Stress may slow your metabolism

Stress may slow your metabolism

For many people, reaching for a handful of chocolate or binge eating after hearing bad news are common coping mechanisms. But this bad habit of stress eating can slow metabolism and lead to serious weight gain– up to 11 pounds in just a year, according to one recent study.

Ohio State University researchers conducted a study of 58 women to see how their metabolism responded to stress. Participants completed a daily inventory of stressful events and ate a 930-calorie meal. After eating, they sat in bed for seven hours while researchers monitored their resting metabolic rate.

After analyzing the women’s inventories, researchers found that women who have at least one stressor in the 24 hours prior to the experiment had a higher rise in insulin levels after eating. High insulin levels contribute to the storage of fat. The stressed women also burned 104 fewer calories than women who had no stressors at all in the seven hours after eating.

“This means that over time, stressors can lead to weight gain,” said Jan Kiecolt-Glasor, professor of psychiatry and psychology at Ohio State University and lead author of the study. “We know that from other data that we’re more likely to eat the wrong foods when we’re stressed, and our data says that when we eat the wrong foods, weight gain becomes more likely because we are burning fewer calories.”

How can you break the habit of stress eating and prevent weight gain? Michelle Remkus, a dietician at the Good Samaritan Health and Wellness Center advises people to stop and listen to natural cues from your body, which allow you to eat when you really need to eat.

Hunger is your body’s way to tell your brain it’s time to eat.  Many people eat for other reasons besides hunger like boredom, depression, anxiety, or stress,” Remkus says. “You may not even feel hungry, but you catch yourself indulging in a box of cookies.”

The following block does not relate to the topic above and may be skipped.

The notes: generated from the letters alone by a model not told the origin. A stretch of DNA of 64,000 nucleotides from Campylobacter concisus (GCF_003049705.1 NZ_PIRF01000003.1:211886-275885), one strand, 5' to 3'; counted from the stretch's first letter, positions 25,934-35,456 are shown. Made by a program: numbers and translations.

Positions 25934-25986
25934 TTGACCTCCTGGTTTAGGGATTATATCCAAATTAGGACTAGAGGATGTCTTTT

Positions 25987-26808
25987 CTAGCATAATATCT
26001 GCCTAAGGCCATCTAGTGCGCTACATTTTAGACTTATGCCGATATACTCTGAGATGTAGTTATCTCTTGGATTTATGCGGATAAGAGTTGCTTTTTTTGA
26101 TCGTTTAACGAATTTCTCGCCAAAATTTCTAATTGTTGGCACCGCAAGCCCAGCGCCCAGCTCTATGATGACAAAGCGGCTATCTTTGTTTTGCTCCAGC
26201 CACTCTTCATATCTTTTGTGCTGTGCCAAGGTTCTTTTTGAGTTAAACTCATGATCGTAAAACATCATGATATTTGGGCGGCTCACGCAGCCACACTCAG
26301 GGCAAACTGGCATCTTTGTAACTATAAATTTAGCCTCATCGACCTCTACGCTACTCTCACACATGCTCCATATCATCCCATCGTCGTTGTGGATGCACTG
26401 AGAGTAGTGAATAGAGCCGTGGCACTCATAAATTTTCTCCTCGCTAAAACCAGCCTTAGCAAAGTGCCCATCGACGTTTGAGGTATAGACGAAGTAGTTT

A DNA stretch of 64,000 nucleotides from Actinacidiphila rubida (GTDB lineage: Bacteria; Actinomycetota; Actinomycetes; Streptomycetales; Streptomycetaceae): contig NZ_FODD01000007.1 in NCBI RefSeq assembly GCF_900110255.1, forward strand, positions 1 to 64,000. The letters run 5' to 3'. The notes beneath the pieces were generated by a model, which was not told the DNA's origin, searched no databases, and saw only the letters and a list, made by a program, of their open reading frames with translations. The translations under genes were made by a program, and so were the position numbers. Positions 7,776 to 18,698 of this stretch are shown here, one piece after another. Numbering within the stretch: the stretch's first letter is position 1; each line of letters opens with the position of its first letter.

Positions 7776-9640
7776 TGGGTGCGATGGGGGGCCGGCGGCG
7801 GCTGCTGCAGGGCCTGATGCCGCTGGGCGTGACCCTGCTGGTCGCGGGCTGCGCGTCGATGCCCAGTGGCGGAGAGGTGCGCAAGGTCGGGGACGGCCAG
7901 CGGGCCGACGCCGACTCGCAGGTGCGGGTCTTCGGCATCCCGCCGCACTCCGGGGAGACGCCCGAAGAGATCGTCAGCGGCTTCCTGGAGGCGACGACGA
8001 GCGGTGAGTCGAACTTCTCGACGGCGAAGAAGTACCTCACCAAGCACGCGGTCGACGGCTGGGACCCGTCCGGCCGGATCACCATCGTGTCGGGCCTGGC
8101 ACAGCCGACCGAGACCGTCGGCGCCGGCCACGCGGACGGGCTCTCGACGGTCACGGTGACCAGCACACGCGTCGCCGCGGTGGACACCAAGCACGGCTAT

To measure just how hungry you are, Remkus recommends looking at a hunger scale which can help you decide if you are truly hungry.

“When you’re feeling stressed and depressed, really keep an eye on what you might be reaching for as your first choice. Keep healthy snacks in the fridge that you can grab easily because those are the times you are less likely to want to prepare something,” said Kiecolt-Glaser. “People can’t easily avoid stress in their lives…but it’s recognizing it and trying to change behavior around it.”

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  1. I am definitely a stress eater…I liked the tip about putting ready to go healthy snacks in an easy place to grab!

  2. While keeping healthy snacks in the fridge is a great idea in general, when I’m stressed, it’s likely I’ll still be reaching for the ice cream!

  3. Lynn Hutley

    Oh, but nothing helps a stressful day like dark chocolate!

  4. This makes exercise even more important, for me. Not only is it a natural stress-reliever, leading to less stress eating, but it boosts the metabolism. I find if I’m exercising regularly, I’m more relaxed and losing weight. It’s a win-win.

  5. I’m the worst when it comes to stress eating. I try to substitute junk food with healthy snacks like fruit, nuts, or vegetables.

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health enews Staff
health enews Staff

health enews staff is a group of experienced writers from our Advocate Health Care and Aurora Health Care sites, which also includes freelance or intern writers.